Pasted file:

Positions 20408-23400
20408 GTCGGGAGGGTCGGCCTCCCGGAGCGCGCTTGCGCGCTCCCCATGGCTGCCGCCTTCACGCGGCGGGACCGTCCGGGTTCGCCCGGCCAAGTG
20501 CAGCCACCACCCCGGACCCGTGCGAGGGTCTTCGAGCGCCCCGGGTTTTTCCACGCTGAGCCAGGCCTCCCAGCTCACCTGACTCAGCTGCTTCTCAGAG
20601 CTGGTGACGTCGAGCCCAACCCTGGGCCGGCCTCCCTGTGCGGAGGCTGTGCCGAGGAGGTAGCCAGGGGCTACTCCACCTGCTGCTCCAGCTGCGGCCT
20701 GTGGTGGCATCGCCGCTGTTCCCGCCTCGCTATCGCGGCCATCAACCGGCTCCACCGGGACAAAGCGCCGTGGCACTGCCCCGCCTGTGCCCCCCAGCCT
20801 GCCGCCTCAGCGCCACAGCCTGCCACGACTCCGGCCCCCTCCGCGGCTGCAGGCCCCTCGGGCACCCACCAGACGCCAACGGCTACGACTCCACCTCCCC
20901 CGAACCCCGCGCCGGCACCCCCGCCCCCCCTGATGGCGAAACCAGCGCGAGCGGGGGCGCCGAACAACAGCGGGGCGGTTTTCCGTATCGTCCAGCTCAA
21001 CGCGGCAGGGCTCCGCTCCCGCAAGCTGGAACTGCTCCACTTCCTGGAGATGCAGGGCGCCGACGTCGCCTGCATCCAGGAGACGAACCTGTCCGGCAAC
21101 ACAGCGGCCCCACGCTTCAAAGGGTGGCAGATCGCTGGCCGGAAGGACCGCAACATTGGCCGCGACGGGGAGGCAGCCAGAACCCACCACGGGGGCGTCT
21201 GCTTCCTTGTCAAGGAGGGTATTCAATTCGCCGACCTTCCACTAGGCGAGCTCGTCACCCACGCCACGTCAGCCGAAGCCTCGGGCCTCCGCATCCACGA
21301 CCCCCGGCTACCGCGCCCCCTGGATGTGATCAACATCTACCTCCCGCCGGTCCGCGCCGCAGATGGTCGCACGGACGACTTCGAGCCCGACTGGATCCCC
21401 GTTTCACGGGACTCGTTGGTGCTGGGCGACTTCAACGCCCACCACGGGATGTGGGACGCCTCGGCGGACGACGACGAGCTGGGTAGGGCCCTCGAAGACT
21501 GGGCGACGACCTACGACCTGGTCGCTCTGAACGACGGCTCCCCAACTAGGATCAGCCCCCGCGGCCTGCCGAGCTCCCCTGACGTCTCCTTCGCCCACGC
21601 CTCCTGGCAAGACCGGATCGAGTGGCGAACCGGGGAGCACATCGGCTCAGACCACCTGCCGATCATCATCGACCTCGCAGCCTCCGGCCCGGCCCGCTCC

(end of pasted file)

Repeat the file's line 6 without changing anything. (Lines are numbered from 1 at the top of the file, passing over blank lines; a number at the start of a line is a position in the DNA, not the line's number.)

20801 GCCGCCTCAGCGCCACAGCCTGCCACGACTCCGGCCCCCTCCGCGGCTGCAGGCCCCTCGGGCACCCACCAGACGCCAACGGCTACGACTCCACCTCCCC